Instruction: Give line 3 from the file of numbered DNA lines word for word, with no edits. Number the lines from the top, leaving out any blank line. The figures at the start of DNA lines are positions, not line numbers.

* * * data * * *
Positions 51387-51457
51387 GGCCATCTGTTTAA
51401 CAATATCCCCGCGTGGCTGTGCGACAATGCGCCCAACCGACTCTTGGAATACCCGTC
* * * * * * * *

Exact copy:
51401 CAATATCCCCGCGTGGCTGTGCGACAATGCGCCCAACCGACTCTTGGAATACCCGTC